In a major win for religious freedom, Slimane Bouhafs, an Algerian Christian who has spent the last 18 months in prison for "insulting Islam and its prophet Muhammad," has been released.
"Finally my father ... has been allowed back to us," Bouhafs' daughter, Tilelli, wrote on her Facebook page on Easter Saturday. "Thank you for your support."
According to persecution watchdog World Watch Monitor, Tilelli and her mother had been on their way to visit the imprisoned Christian when he called, saying that he had been released and was about to take a taxi home. Tilelli reportedly told him to wait, after which they picked him up and travelled home together.
"I am filled with joy to be reunited with my family, who have suffered tremendously," Bouhafs was reported as saying. "It was too much... I suffered a terrible injustice. I did not hurt anyone, I did not kill anyone. I was deprived of my freedom unfairly."
He added that he had "seen unbearable things in prison" and thanked people from all over the world for sending him letters of support.
Bouhafs, 51, a convert from Islam, was arrested on July 31, 2016 after publishing Facebook posts about the light of Jesus overcoming the "lie" of Islam and its prophet. He also posted photos showing the execution of a civilian by an Islamist terrorist.
At the time, his daughter stressed that her father had only shared someone else's posts on Facebook, adding: "I wonder why there is this rage against my father, who did not have a high profile on Facebook."
Bouhafs was officially sentenced to three years in prison by an appeals court in the Muslim majority country. The court's judgement said Bouhafs had "shared four distorted Koranic verses and photos offensive to the Prophet, as well as articles denigrating the Islamic religion."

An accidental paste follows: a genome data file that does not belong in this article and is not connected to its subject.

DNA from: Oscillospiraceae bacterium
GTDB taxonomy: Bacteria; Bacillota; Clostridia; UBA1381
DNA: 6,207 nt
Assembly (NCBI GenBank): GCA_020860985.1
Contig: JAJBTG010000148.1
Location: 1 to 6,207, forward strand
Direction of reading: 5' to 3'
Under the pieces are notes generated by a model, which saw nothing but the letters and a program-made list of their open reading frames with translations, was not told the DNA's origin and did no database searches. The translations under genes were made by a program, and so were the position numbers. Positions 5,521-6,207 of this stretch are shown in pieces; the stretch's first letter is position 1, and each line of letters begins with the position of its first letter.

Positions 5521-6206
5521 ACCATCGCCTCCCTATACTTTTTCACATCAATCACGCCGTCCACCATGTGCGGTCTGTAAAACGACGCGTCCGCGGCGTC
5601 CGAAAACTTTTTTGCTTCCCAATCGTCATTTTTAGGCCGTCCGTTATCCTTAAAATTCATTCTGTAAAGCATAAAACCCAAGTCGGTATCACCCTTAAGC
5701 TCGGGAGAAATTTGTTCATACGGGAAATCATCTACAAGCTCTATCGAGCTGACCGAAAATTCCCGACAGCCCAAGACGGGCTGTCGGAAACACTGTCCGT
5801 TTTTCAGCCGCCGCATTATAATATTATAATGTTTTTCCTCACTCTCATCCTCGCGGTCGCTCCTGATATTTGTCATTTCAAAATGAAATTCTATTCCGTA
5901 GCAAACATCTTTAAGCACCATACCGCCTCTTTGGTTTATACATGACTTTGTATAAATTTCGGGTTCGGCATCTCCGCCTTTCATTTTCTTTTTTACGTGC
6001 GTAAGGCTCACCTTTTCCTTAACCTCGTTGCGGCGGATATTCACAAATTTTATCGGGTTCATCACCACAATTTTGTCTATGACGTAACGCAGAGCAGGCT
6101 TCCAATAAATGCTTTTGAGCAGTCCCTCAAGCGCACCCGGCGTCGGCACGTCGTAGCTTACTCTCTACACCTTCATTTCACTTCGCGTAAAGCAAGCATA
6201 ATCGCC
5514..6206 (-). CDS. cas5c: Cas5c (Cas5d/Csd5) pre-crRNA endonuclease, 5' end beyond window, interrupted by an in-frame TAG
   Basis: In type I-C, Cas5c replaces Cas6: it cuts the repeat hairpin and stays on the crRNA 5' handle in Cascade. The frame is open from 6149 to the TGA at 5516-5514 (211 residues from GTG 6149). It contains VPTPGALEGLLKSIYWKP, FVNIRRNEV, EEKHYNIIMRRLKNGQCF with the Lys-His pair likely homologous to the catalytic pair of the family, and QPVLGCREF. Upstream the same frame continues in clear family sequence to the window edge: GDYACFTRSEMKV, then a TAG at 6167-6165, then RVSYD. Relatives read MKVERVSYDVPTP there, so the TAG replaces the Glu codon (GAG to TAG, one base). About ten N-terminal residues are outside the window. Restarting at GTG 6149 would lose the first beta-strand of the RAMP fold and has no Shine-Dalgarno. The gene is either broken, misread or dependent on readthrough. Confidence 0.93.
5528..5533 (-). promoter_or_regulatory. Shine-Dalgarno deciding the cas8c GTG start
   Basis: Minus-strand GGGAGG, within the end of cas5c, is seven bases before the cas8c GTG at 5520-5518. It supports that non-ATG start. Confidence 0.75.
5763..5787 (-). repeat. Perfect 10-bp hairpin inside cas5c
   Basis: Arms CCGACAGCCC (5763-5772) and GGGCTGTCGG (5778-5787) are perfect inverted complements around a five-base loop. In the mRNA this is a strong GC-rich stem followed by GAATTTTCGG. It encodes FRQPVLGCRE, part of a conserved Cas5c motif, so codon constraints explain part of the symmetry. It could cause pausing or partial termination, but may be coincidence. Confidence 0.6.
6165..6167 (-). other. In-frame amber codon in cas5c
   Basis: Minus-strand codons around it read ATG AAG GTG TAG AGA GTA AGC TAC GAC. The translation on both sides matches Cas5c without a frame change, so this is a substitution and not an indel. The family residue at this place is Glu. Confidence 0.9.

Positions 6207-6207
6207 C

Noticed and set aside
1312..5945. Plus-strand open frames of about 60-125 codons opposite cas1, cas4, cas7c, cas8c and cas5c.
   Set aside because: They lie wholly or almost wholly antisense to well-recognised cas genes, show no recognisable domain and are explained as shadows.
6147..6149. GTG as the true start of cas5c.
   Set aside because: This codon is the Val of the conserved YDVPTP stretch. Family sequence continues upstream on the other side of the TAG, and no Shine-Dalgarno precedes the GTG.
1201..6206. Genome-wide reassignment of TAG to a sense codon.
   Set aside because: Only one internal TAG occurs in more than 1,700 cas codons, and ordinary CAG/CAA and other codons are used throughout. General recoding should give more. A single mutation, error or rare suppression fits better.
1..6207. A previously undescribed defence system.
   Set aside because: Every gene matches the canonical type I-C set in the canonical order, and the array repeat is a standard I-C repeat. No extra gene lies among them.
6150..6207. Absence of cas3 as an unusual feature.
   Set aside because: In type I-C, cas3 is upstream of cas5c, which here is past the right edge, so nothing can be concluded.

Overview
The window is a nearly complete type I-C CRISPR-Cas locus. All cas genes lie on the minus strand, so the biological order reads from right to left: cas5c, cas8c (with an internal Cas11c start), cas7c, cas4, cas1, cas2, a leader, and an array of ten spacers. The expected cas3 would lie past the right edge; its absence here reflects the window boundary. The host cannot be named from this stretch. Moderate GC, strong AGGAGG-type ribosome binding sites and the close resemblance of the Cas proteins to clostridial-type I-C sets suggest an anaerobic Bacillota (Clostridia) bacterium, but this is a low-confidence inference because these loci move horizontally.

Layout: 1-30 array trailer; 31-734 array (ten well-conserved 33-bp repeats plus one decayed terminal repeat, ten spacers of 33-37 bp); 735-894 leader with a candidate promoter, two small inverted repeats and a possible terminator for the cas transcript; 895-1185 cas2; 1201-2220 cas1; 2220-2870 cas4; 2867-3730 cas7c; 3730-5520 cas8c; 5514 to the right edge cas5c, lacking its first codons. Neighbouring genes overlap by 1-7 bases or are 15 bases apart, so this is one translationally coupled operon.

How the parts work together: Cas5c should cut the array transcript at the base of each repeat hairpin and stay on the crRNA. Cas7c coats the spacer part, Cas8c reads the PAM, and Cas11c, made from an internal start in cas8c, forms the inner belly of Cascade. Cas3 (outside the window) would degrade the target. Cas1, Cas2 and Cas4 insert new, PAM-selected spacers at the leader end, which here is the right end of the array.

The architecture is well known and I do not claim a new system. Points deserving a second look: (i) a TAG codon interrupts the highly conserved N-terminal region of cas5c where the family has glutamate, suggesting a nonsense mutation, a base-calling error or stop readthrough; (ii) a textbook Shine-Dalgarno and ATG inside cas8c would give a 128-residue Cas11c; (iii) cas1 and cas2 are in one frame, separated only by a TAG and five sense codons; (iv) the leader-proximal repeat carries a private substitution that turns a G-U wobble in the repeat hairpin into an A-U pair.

WWM notes that during his incarceration, Bouhafs spent time in three different prisons, where his health deteriorated due to his inflammatory rheumatism, a disease that worsens under stress and requires a special diet. He also reportedly suffered aggression from his fellow prisoners because of his Christian faith.
Bouhafs' imprisonment sparked protests, with human rights groups calling for a change to the law that punishes anyone deemed to have insulted Muhammad or "denigrated the dogma or precepts of Islam."
According to Said Salhi, vice-president of Algerian League for Human Rights (LADDH), the verdict was "part of an escalation" and a result of "abusive" use of article 144 (bis) of the Algerian law.
Bouhafs is chairman of the St. Augustine Coordination of Christians in Algeria, which upholds religious liberty in the country. He is also a part of the Movement for Self-Determination of Kabylia.
Algeria ranks 42nd on Open Door USA's World Watch List of 50 countries where it is most difficult to be a Christian.
Notes the outlet: "Christians in Algeria suffer from various restrictions and challenges imposed by both the state and society. Laws regulating non-Muslim worship, banning conversion and prohibiting blasphemy make proselytizing and public expression of the Christian faith dangerous. Even casual conversations between friends and family members regarding faith can be grounds for blasphemy charges."